Ancient Theatre of Philippi
The ancient theatre of Filippi is an important and remarkable monument. It is located at the feet of the acropolis and it is supported on the eastern wall of the city of Filippi. Eventhough it has sustained many changes throughout the centuries and some interventions so that it can host the Filippi Festival, it still preserves many of its original elements.
Opposite the ancient theatre of Filippi there are the ruins of the ancient city. The ancient city took its name in 356 b.c. after the father of Alexander the Great, Filippos the II.
The excavations have brought to light ruins from the Hellenistic, Roman, Byzantine and Paleochristian period.The octagon, the Roman forum, the paleochristian basilicas and parts of the city walls, are some of the most well known.
Archaeological Museum of Philippi
The museum includes four major collections of finds from the prehistoric settlement of Dikili-Tash, from the Hellenistic, Roman and Early Christian city of Philippi.
The most important exhibits of the museum are:
- Clay head of a naturalistic figurine from the prehistoric settlement at Dikili-Tash. The details of the anatomy, the hair and the ornaments, are finely executed. A large number of figurines belonging to this type are included in the prehistoric collection of the museum. Dated to the Neolithic period (5000-3000 BC).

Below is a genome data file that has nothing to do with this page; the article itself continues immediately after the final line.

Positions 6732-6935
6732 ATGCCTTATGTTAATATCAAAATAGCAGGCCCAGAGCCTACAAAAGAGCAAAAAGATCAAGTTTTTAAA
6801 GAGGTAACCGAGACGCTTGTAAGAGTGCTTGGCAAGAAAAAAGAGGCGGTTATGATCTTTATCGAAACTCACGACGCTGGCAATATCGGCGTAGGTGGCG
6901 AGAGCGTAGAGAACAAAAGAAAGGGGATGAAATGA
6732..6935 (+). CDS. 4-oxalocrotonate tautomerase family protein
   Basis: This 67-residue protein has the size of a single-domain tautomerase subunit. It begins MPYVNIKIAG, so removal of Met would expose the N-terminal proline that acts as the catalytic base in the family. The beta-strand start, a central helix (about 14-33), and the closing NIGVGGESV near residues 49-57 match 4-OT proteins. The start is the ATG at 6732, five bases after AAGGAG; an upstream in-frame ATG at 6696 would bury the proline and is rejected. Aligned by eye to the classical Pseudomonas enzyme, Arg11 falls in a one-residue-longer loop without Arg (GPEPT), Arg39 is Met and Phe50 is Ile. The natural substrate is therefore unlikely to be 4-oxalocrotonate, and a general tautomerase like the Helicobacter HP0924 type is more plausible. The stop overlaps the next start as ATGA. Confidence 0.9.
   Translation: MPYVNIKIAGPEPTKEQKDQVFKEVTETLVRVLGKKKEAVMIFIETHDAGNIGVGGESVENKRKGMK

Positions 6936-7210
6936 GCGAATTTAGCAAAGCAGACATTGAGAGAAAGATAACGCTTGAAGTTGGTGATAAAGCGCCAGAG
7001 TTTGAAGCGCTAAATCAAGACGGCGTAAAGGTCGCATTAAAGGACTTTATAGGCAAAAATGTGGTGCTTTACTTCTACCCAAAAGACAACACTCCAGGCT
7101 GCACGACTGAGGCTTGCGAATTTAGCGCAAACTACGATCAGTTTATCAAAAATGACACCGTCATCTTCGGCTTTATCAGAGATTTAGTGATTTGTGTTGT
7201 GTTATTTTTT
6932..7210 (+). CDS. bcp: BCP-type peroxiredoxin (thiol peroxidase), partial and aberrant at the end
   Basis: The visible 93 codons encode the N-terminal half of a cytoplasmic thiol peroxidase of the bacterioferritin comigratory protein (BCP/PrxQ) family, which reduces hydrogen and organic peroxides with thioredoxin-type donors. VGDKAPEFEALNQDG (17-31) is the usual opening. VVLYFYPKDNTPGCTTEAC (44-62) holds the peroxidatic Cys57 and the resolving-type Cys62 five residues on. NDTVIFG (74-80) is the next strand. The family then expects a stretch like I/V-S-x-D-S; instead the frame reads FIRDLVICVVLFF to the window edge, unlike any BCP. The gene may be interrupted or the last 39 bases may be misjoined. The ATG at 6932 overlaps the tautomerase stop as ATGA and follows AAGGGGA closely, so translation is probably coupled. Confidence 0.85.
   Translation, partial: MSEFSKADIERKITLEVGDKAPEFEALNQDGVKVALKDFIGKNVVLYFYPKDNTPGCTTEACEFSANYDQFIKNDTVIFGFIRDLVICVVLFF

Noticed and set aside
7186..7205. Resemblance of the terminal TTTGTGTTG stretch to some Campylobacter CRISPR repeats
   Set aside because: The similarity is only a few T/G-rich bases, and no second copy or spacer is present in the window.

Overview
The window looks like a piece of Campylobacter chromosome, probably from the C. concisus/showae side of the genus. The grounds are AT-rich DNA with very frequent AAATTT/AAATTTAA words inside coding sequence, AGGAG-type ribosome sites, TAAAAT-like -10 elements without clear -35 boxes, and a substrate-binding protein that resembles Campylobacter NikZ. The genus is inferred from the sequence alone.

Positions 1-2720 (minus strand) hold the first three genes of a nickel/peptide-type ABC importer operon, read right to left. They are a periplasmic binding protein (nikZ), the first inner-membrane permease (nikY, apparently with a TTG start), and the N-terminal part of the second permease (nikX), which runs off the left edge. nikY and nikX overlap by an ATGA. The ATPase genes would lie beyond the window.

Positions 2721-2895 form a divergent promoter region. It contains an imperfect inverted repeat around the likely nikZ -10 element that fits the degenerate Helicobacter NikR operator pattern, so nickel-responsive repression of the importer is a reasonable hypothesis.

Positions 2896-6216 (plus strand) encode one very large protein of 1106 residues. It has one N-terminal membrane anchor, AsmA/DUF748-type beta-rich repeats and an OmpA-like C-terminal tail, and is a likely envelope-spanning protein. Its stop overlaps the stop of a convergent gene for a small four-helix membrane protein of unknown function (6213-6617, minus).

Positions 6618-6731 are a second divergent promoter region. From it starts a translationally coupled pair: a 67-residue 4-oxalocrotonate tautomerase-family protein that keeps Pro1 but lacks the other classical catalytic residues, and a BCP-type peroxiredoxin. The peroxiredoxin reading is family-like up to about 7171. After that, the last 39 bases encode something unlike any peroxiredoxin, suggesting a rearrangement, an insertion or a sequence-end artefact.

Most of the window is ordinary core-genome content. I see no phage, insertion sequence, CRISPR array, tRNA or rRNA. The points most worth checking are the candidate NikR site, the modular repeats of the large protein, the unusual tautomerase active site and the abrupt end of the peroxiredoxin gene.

- Hand-made pot from the settlement of Dikili-Tash, where a great number of similar vessels were found. It bears black painted decoration on a red surface. Dated to the Late Neolithic period (4000-3000 BC).
Fragment of a diagram attributed to Alexander the Great. It sets the limits of the rural area controlled by the city of Philippi, as well as the way in which its natural resources were to be exploited.
- Funerary stele of Cleomoiris, which is dated to the 4th century BC according to the letter type of the inscription on its surface. The architectural remains from the Hellenistic city of Philippi have not been excavated because they are covered by the ruins of the Roman city, but a great number of Hellenistic grave stelae have been found on the site.
- Upper part of a statue of Nike. It was one of the corner acroteria of the West Temple in the Roman Agora. Dated to the 2nd century AD.
- Marble portrait of Lucius Caesar, the adopted son of Augustus. Dated to the Roman period.
- Votive relief of a Hero-Rider. The snake is a chthonic symbol of the Hero-Rider cult, which was widely spread in Thrace during the Roman period.
- The founder's (ctetor) inscription, preserved on the mosaic floor of the first christian chapel (eucterion) of Philippi.
- Parapet (thorakion) with a cross from Basilica A of Philippi. Decorated parapets were often placed between the columns of the Early Christian churches.
- Funerary inscription. It was found in the East cemetery which was located outside the East walls of the city of Philippi and was used in the Late Roman and Early Christian times. Dated to the Early Christian period.